Fall in consumer confidence slams brakes on new car sales

The VW Golf was the biggest-selling new car in Northern Ireland during 2017 according to SMMT figures
Gary McDonald Business Editor

NEW car sales in Northern Ireland fell by 5.2 per cent last year to their lower level in five years amid falling business and consumer confidence, according to the motor industry's trade association.

Some 54,356 new cars were registered in the north in 2017 compared to 57,324 the previous year, figures from the Society of Motor Manufacturers and Traders (SMMT) confirmed.

And in December alone, the reverse was even sharper, with sales falling 12.2 per cent on the same month a year earlier (1,800 new cars sold versus 2,049 in the corresponding month in 2016).

The annual percentage decline in Northern Ireland in 2017 was, however, the smallest in the UK (sales fell 10 per cent in Wales, 8 per cent in Scotland and 5.3 per cent in England).

But that will come as little comfort to nervous dealerships, who are bracing themselves for another volatile year as household finances are likely to be squeezed further and pre-Brexit jitters keep biting consumer confidence.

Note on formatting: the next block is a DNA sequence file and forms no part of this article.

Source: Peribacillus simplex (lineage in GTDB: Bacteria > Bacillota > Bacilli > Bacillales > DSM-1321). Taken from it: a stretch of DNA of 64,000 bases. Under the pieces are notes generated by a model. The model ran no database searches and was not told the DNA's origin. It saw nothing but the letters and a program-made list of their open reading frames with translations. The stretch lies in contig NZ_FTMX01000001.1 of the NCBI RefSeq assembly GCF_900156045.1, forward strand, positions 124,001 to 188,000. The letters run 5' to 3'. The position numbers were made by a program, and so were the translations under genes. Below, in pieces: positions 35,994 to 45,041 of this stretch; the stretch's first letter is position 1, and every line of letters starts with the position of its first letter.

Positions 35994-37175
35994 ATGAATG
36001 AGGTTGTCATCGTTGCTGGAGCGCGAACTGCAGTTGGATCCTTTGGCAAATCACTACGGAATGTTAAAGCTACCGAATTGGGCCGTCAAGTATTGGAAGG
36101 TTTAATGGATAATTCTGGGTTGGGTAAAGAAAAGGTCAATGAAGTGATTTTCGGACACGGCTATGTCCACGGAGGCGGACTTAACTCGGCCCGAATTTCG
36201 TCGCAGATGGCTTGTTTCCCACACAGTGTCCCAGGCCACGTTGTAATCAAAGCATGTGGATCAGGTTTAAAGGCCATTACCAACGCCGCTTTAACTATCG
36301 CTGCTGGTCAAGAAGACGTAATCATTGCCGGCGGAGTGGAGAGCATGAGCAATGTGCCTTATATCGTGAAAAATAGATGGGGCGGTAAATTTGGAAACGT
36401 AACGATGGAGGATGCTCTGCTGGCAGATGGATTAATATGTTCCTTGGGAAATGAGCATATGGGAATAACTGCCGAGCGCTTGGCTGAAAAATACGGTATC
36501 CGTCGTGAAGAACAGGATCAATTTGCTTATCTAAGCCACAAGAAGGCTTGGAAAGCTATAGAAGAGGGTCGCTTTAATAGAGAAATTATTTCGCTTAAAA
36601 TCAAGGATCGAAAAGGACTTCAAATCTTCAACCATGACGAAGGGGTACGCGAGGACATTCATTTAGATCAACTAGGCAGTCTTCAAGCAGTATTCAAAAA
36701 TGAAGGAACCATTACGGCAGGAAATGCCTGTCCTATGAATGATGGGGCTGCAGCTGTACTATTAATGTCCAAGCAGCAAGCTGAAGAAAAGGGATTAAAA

A number of car brands suffered massive sales declines last year, although there were some winners too.

The biggest losers UK-wide included Jeep (minus-55 per cent), Fiat (-27 per cent), Subaru (-26 per cent), Vauxhall (-22 per cent), Renault (-19 per cent), Citroen (-18 per cent) and Peugeot (-17 per cent).

Sales of new luxury cars like Aston Martin (up 63 per cent), Maserati (+19 per cent) and Porsche (+7 per cent) all rose, but so too did those of more affordable brands like Seat (+18 per cent), Toyota (+5 per cent) and Kia (+4 per cent).

Worryingly, SMMT chief executive Mike Hawes predicted that the overall market decline will continue in 2018, with registrations down possibly by another seven per cent.

He also revealed that uncertainty over transitional arrangements following the UK's withdrawal from the European Union in March 2019 has caused some manufacturers to delay investment decisions.

If there is no clarity by the end of March they will have to start implementing "contingency plans" which could harm funding for UK operations, he added.

The market share of diesel cars dropped from 48 per cent in 2016 to around 42 per cent.

Petrol registrations rose 2.8 per cent in 2017 as a whole while alternatively fuelled vehicles reached a record market share of around 4.7 per cent in 2017.

Asked about the decline in diesel cars, Mr Hawes said there is "underlying confusion" among consumers about whether buying such vehicles is "the right thing to do".

Rather than choosing alternatives, many people are "just sitting on their hands", he said.

:: Recent new car registrations in Northern Ireland:

2017: 54,356

2016: 57,324

2015: 57,097

2014: 57,202

2013: 52,460

2012: 47,519

2011: 47,229

2010: 53,489

2009: 52,061

2008: 56,688

2007: 68,708

2006: 65,024

2005: 64,881

:: Top-selling models in Northern Ireland in 2017:

1 Volkswagen Golf 1,957

2 Hyundai Tucson 1,752

3 Ford Fiesta 1,671

4 Ford Focus 1,346

5 Ford Kuga 1,279

6 Kia Sportage 1,167

7 Nissan Qashqai 1,154

8 Volkswagen Polo 1,085

9 Vauxhall Corsa 978

10 Skoda Fabia 807

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